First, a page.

We’ve seen this before. Usually the argument for deleting women or girls from photos is that they are sexually suggestive or show women interacting with men in ways that are considered inappropriate by the Ultra Orthodox. Whether that’s the case here, or whether it was discomfort showing a woman in a position of significant political power, the effect is to rewrite history to erase the role of women in political decision-making.

UPDATE: While this post led to a lot of interesting discussions, some individuals also posted problematic and offensive comments about the Orthodox community. Due to a family emergency I was overwhelmed and distracted and did not monitor the comments closely at the time, and thus those comments have remained up for the past week. I am going to delete some offensive or inappropriate comments, but I apologize that they were left up for so long without any response from me.

That said, a lot of readers made really great comments, both about how we go about being culturally respectful/sensitive but also thinking through issues such as public representation, and that the Orthodox Jewish community is quite diverse and that this newspaper, and the policies it espouses, shouldn’t be taken as indicative of the behavior or attitudes of Orthodox Jews more broadly.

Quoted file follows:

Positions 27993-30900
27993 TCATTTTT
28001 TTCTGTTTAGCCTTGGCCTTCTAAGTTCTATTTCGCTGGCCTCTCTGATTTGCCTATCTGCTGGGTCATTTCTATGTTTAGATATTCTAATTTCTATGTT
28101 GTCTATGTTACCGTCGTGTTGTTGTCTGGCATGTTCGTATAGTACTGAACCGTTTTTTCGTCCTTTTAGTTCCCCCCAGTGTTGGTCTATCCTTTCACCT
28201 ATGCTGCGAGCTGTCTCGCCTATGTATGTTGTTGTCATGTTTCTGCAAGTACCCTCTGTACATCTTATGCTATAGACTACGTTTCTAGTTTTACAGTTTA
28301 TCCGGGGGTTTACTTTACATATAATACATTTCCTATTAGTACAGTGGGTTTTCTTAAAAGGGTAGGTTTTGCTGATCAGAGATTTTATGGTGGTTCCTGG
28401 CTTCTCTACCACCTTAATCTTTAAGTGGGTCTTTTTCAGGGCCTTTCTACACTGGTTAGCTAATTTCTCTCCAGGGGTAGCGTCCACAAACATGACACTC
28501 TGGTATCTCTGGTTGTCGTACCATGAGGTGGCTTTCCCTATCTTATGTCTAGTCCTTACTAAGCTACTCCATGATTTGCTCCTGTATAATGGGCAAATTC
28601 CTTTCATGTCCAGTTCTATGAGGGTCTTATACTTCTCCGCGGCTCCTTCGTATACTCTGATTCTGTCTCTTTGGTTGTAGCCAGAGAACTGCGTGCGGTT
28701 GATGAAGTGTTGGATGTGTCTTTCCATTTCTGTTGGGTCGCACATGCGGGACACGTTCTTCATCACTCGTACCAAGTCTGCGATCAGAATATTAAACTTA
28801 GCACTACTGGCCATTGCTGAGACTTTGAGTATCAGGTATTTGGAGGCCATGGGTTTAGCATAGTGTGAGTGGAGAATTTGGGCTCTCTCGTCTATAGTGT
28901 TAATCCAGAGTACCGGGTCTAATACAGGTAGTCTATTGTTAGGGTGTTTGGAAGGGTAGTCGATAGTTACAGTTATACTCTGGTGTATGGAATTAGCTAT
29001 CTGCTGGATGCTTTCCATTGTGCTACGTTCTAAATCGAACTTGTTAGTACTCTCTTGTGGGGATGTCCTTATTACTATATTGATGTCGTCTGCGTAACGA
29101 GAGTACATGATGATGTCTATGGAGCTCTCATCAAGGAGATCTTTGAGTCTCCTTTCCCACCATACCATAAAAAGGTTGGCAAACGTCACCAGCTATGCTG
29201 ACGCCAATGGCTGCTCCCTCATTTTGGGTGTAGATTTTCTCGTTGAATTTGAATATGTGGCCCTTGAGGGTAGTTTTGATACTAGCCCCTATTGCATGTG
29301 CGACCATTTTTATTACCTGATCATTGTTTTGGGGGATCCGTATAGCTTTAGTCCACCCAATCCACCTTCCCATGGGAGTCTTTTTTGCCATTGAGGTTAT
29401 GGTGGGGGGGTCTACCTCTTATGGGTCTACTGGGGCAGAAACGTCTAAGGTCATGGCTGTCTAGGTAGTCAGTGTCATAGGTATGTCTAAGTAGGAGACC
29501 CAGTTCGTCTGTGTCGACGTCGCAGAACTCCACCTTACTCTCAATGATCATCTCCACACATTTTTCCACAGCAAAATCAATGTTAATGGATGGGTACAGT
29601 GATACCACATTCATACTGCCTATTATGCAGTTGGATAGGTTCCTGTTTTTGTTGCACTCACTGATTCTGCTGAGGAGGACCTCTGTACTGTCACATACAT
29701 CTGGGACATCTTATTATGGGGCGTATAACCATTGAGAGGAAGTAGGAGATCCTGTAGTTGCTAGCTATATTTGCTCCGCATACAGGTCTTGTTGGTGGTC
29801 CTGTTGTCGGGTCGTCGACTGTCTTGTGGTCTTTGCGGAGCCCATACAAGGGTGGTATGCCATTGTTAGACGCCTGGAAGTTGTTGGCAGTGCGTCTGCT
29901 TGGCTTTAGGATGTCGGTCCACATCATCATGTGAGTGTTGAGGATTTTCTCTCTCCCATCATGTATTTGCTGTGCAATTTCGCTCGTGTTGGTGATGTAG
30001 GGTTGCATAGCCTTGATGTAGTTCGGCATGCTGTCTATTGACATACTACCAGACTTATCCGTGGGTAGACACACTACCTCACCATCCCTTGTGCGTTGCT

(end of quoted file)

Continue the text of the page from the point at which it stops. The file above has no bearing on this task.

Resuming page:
If Congress Looked Like Us

Sonita M. sent in a link to an image at GOOD that shows the makeup of the U.S. Senate and House of Representatives now in terms of various characteristics (race/ethnicity, gender, political party, religion) and what it would look like if its members were more demographically representative of the U.S. population as a whole:

As they point out in the accompanying article, however, the area where Congress most differs from the U.S. population as a whole is in terms of socioeconomic status. The average wealth of members of Congress, according to OpenSecrets.org (they don’t specify if it’s the mean or the median, so I presume it’s the mean):

For the U.S. as a whole, median wealth was $96,000 in 2009 (the mean was $481,000), according to the Federal Reserve (via CNNMoney).